U.S Plastic-to-Fuel

The Untapped Potential of U.S. Plastic-to-Fuel in America


Every year, the United States generates over 32 million tons of plastic waste. Most plastic cannot be recycled due to contamination or the costs involved. As a result, over 90% of plastic waste ends up in landfills or incinerated each year. However, there is an alternative solution that could turn plastic waste into a valuable fuel source – plastic-to-fuel technology.

What is Plastic-to-Fuel Technology?

Plastic-to-fuel, also known as chemical recycling, is a process that converts non-recyclable plastic waste into synthetic crude oil and valuable hydrocarbon products like gasoline, diesel and naphtha. The plastic waste is subjected to thermal cracking in the absence of oxygen at extremely high temperatures ranging from 800 to 1,000 degrees Fahrenheit. This breaks the long molecular chains in the plastic polymers into shorter hydrocarbon chains similar to crude oil. Further refining allows the conversion of these hydrocarbons into drop-in fuels that can directly replace or be blended with conventional transportation fuels.

U.S Plastic-to-Fuel provides a sustainable solution to plastic waste management issues while producing energy and reducing dependence on foreign oil imports. It can process a variety of plastic types together without needing expensive sorting. And because the end products are fuels, they are highly valuable and have readily available markets. If implemented widely, plastic-to-fuel technology could substantially reduce pollution from plastic waste.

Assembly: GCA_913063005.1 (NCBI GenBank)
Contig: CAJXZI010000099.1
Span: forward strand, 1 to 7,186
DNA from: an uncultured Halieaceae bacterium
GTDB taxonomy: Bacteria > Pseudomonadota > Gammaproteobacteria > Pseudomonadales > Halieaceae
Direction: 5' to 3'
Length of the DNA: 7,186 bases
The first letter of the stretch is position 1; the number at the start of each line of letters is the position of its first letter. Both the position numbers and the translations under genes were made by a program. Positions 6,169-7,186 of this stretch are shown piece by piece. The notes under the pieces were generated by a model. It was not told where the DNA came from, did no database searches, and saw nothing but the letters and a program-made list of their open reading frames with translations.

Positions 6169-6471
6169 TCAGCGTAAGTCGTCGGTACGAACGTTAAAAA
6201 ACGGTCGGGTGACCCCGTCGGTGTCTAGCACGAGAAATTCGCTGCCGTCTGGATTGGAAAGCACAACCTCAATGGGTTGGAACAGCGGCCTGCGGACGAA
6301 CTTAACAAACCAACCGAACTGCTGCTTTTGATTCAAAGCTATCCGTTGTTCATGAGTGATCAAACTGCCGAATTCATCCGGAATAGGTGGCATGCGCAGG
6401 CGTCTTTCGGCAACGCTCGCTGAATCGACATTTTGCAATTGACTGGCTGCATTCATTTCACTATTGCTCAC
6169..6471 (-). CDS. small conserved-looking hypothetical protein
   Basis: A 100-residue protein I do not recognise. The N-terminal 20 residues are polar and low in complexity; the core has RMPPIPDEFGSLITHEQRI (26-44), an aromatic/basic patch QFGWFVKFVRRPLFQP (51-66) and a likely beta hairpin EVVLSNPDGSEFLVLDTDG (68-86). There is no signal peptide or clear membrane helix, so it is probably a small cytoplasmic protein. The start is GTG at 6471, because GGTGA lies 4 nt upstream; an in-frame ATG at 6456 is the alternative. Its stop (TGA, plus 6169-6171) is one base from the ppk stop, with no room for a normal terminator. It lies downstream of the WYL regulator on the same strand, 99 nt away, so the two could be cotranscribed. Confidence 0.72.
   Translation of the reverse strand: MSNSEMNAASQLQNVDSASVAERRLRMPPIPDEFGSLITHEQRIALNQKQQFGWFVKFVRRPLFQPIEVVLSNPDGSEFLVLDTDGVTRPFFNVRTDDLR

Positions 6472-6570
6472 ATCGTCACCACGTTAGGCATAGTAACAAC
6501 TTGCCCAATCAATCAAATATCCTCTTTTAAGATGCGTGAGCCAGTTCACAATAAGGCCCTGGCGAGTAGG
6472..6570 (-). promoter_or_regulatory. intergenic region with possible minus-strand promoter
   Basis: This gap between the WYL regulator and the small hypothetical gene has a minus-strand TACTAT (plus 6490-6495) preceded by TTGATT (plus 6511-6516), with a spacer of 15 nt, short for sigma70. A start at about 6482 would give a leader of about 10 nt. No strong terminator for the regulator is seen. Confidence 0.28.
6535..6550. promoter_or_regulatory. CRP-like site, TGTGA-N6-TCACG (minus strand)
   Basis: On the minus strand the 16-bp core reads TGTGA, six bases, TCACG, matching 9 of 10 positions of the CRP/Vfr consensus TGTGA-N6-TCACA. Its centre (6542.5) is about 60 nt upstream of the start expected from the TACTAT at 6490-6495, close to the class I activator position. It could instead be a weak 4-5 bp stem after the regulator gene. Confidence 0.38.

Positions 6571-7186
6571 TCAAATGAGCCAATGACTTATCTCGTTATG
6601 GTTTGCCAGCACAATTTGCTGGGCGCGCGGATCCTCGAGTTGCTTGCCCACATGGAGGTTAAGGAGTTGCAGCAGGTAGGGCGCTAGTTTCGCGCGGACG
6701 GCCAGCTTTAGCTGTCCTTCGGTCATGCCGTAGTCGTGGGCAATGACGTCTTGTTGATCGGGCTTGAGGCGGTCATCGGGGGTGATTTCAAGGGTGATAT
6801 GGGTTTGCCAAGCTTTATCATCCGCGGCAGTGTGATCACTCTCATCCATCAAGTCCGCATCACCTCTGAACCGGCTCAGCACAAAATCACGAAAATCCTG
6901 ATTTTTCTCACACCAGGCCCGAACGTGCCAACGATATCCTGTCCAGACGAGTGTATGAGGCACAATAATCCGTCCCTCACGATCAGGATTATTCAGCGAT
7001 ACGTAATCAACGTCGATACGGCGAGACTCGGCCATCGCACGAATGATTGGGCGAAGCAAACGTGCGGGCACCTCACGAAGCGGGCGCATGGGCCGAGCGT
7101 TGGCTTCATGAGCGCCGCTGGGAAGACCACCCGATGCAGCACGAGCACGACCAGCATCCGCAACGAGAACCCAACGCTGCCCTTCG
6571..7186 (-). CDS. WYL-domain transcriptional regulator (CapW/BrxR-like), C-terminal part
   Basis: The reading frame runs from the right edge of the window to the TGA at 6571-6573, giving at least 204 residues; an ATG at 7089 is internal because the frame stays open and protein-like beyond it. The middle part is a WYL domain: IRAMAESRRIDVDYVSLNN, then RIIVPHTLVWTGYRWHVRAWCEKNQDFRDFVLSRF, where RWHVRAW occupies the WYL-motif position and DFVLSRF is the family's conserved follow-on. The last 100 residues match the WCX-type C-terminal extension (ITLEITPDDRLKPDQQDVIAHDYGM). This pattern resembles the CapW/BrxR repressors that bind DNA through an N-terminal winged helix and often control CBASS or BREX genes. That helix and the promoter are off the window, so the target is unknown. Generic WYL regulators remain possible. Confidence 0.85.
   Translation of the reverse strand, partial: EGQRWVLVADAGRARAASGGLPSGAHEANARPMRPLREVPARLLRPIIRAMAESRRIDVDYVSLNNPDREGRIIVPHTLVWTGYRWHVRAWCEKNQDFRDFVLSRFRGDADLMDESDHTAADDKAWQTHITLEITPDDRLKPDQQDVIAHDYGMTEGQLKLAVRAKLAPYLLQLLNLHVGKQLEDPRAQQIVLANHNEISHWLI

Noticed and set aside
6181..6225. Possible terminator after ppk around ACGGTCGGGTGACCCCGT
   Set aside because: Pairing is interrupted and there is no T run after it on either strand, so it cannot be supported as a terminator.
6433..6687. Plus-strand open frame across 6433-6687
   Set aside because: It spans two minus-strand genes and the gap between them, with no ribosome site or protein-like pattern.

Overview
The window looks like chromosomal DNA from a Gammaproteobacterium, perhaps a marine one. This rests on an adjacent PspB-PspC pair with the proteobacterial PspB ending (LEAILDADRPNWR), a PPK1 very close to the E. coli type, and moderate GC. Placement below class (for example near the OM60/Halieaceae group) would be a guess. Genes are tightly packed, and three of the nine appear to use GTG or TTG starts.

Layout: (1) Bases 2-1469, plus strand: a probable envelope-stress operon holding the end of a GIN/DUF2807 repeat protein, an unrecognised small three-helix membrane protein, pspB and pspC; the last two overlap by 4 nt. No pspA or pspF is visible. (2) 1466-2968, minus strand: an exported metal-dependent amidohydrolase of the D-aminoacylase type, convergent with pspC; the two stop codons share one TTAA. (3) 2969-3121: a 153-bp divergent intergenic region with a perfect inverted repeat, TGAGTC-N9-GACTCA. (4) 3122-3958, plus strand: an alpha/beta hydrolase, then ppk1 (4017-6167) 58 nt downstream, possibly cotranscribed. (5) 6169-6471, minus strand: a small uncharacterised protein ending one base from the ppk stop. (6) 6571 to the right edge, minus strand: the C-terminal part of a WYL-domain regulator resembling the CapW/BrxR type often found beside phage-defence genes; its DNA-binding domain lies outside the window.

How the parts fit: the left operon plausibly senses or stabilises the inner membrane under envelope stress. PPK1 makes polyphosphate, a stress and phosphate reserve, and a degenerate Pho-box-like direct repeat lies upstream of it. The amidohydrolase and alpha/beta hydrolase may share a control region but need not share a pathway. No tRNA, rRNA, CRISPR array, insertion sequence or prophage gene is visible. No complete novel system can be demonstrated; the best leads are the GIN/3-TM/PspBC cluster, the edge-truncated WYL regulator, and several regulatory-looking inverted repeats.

Untapped Potential in the United States

While plastic-to-fuel technology has seen huge commercial success in countries like Japan and Germany, it remains in the early stages of development and adoption in America. This is despite the massive amounts of plastic waste generated annually and significant potential benefits. Several startup companies are working to bring the first commercial plastic-to-fuel facilities online in the U.S. over the next few years. However, more support is needed from government, investors and industry players to truly scale up plastic-to-fuel and maximize its potential impact.

Some key factors currently hindering greater development include high capital costs for initial facilities, lack of dedicated plastic waste supplies, and uncertainty around future policies and incentives. But successful projects in other nations show plastic-to-fuel can be economically viable at sufficient scale. With the right market conditions and collaboration across stakeholders, the U.S. could establish a robust domestic plastic-to-fuel industry capable of processing millions of tons of waste annually. This untapped potential is too large to ignore as solutions are urgently needed to address the plastic pollution crisis.

Promising Projects Underway

Despite current challenges, progress is being made as demonstrated by several promising domestic plastic-to-fuel projects and initiatives:

– Cynar, a Cleveland-based startup, plans to build a 10,000 ton per year plastic-to-fuel plant in Indiana by 2023. It will produce 40 million gallons of synthetic crude oil annually using mixed plastic waste from municipal programs.